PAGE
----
Alameda de Hercules
Located in the historic city center of Seville, Alameda de Hercules is one of the oldest public gardens in Spain and all of Europe. At the entrance to the gardens sit two tall marble columns that originally stood in front of a 2nd century Roman temple, on top of which sit none other than Julius Caesar and Hercules himself, who is believed by many to have built the city of Seville long ago. The main pathway through the gardens, Paseo de la Alameda de Hercules, a dried branch of the Guadalquivir river, is lined with marvelous trees of orange and pine, as well as flowing fountains that catch all of the light shining through the trees.
Maria Luisa Park
The most famous public garden in the city donated by Infanta María Luisa Fernanda de Borbón, Maria Luisa Park is a magical space with a romantic atmosphere that can mesmerize anyone who steps foot on its grounds. The main attraction is the Plaza de España, a breath-taking display of architecture and must-see on any visit to Seville — however, it is only a part of what makes the park so wonderful. Architectural elements of fountains and gazebos are tastefully integrated throughout the natural environment of palm and orange trees, elms, Mediterranean pines and ponds. This park will charm you for hours, so make sure to plan a long stroll on a sunny afternoon.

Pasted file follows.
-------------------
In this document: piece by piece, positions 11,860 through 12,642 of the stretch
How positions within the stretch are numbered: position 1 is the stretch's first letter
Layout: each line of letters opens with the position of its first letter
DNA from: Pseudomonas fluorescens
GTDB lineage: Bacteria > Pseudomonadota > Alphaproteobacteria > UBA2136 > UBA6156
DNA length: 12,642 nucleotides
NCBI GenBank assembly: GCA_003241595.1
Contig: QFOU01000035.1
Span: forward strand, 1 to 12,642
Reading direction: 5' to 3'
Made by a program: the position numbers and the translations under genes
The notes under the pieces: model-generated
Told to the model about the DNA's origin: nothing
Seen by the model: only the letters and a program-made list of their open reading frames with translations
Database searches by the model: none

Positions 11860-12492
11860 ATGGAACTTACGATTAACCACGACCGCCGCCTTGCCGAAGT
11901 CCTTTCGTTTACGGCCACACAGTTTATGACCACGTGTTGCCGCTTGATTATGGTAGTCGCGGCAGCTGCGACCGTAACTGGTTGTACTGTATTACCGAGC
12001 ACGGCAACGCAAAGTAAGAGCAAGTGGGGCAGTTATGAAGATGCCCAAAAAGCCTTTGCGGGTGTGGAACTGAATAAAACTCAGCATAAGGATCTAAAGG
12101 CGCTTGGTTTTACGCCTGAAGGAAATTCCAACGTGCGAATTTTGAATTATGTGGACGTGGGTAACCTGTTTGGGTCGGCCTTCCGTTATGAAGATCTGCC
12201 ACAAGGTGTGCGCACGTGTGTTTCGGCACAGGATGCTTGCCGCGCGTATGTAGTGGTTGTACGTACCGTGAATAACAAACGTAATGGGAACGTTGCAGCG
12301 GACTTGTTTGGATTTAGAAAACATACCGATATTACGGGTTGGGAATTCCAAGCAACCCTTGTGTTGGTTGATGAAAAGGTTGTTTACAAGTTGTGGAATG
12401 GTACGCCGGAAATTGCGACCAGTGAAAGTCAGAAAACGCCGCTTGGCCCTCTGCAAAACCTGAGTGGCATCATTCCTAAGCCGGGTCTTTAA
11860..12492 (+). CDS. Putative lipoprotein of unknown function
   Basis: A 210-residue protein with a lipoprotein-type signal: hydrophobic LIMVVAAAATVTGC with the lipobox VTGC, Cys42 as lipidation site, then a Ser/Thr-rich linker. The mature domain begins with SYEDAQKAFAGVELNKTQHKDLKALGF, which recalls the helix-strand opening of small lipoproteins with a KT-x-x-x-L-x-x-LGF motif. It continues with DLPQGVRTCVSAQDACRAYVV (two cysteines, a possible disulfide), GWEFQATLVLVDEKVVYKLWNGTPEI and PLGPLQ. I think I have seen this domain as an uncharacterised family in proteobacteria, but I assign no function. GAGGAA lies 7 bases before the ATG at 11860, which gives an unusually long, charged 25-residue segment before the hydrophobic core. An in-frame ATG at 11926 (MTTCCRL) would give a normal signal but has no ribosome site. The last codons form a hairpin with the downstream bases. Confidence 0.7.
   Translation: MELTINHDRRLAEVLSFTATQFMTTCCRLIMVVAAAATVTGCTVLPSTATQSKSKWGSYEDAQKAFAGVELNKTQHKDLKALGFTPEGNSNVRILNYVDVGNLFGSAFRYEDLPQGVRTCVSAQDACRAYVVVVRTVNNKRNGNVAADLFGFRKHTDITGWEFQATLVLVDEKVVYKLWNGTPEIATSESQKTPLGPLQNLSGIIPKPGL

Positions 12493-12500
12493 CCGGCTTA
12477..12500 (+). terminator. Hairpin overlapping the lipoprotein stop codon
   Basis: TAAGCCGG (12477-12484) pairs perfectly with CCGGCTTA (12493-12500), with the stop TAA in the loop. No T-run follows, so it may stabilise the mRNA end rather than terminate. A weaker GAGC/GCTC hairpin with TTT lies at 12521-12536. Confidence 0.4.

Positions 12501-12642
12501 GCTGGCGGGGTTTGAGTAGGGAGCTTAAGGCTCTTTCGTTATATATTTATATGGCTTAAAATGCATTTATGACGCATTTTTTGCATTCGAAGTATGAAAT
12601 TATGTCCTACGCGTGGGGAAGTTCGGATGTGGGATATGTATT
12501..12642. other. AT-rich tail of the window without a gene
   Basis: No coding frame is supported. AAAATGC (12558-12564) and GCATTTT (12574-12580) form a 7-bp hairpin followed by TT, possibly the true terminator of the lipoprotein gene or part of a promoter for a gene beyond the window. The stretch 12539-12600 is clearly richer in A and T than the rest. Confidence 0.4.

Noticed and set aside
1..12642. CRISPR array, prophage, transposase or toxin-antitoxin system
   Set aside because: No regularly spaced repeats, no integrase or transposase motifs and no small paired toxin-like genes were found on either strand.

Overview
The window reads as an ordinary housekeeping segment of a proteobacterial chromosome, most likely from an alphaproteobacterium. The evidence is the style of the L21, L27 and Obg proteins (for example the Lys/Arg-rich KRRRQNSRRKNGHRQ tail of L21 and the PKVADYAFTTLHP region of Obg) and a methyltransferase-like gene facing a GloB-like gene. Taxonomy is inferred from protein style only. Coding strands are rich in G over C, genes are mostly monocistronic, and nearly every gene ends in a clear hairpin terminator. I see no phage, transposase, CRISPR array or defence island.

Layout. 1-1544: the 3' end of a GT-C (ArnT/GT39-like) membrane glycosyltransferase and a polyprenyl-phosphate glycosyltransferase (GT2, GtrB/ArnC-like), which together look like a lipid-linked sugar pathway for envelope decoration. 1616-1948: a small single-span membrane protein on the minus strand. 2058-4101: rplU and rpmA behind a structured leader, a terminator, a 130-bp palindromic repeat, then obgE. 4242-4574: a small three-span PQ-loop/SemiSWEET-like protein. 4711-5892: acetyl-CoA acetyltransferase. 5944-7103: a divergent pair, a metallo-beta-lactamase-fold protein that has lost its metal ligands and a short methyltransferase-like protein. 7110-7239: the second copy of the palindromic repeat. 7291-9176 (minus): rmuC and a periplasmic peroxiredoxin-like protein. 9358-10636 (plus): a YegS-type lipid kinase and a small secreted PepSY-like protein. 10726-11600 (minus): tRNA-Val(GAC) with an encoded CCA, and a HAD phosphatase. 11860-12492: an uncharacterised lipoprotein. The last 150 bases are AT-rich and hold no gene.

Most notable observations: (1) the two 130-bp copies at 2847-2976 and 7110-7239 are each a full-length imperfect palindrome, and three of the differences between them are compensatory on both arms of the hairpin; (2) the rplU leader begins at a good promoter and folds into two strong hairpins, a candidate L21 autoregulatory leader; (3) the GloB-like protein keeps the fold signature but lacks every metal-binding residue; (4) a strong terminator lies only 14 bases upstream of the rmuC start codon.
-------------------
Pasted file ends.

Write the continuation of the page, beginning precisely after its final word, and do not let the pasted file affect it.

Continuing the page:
Alcázar Palace Gardens
Behind the wonder that is the Alcazar in the historic center of the city, lies the Alacazar Palace Gardens, a collection of fountains, trees, passageways, fragrant flowers and more vibrant greens that will bring you into a beautiful and relaxing hypnosis. The poetic nature of these monumental gardens invokes feelings and emotions that at the same time are brought to a state of enjoyment in relaxation and contemplation. Get lost in these gardens any day or attend any of the marvelous summer concerts as a part of the series, Nights in the Garden of the Alcazar.
The most wonderful part of the walk from the city center toward the neighborhood of Santa Cruz, on the way toward Plaza de España, is not only the cookie-selling convent that may grace your path or the energetic restaurants that smell of freshly juiced oranges, but the walk through the Murillo Gardens. Known to many for its strange trees and palms that shade the stunning ceramic benches and art work on the walls and fountains, these gardens provide a enlightening and peaceful escape from the noise of the city. Named after the 17th century Sevillan painter Murillo, these gardens will leave you feeling refreshed, fulfilled, and more than ready to marvel at the many wonders this city has to offer.
Inaugurated in 1993, Alamillo Park is a vast green space across the Alamillo’s Bridge that allows any local or tourist an escape outside of the city. Its eastern edge runs along a body of water that connects to the Guadaluivir River, while a pond lies at its western edge. This park is perfect for a picnic or sunny day lounging with family and friends, as there is also a lot of space for activities like sports, running, and strolling as well as snacks and refreshments on the cafe terraces. Make the trip up north for a day of fun and relaxation under the warm sun and green trees.